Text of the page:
Arts & Entertainment

35th Int’l Book Fair wraps up in Guadalajara with losses due to pandemic

By Mariana Gonzalez-Marquez

Guadalajara, Mexico, Dec 5 (EFE).- The 35th edition of the Guadalajara International Book Fair (FIL) wrapped up on Sunday after welcoming 252,000 visitors, although that total was not enough to prevent the fair from losing money this year.

Despite the reduction in attendance compared to years before the coronavirus pandemic and fewer international publishing houses exhibiting their wares and services, the hybrid fair was still the foremost event of its kind in the Spanish-speaking world, with 70 percent of the 1,621 scheduled events being held in person and positive emotions running high due to face-to-face meetings again being held, fair president Raul Padilla said at a press conference.

He said that 205,000 people – of the 251,900 who attended – gathered at the Expo Guadalajara, the fair’s main venue where strict health protocols were in place, two schedules were implemented for visitors and corridors and passageways had been expanded to allow more social distancing.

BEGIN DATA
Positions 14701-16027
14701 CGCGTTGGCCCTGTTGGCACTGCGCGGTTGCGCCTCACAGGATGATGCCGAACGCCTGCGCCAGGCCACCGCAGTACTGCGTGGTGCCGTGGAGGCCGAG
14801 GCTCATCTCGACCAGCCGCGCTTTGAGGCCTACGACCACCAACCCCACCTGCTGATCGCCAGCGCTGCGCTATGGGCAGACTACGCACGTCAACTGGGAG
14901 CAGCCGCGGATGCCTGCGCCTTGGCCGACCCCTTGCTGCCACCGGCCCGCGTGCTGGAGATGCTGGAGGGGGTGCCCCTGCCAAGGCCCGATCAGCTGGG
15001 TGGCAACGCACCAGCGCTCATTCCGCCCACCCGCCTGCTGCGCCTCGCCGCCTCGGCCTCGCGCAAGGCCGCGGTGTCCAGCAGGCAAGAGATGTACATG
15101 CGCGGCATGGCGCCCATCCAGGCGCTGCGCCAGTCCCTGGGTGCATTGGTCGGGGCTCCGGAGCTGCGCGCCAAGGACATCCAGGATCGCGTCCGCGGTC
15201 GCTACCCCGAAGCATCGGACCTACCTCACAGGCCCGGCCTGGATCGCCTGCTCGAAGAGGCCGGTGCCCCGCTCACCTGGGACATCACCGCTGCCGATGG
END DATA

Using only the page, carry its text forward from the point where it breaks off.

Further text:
Almost 850,000 people had attended earlier editions of the fair, but this year’s event allowed “extraordinary flow and management” of people with not a single case of Covid-19 detected and sales doing reasonably well, Padilla emphasized.

There was “a significant health cordon” to protect invited guests and attendees, said Marisol Schulz, the general director of the FIL, who added that 2,649 Covid-19 tests were performed among the visitors, along with 128 for invited guests, who required these tests to be able to return to their home countries, and all the tests came back negative.

This year, the program included 450 book presentations, 50 of them virtual, 232 literary and academic forums and 81 activities for industry professionals.

The fair was the showcase for 1,223 publishing houses from 37 countries offering 240,000 titles in the exhibition area, along with 3,278 book professionals and 35 literary agents from 27 agencies.

The economic crisis caused by the health emergency resulted in lesser participation by national and international publishing houses and thus less income for the fair, which had to offer discounts to encourage publishing houses to be able to exhibit their titles, Padilla said.

He said that the fair required an investment of 105 million pesos (about $7 million) and lost 18 million pesos ($850,000), which fair organizers expect to recoup at the 2022 event, which is anticipated to be more similar to the 2019 pre-pandemic gathering.

The 36th edition of the FIL will be held Nov. 26-Dec. 4, 2022.

EFE mg/er/dmt/bp

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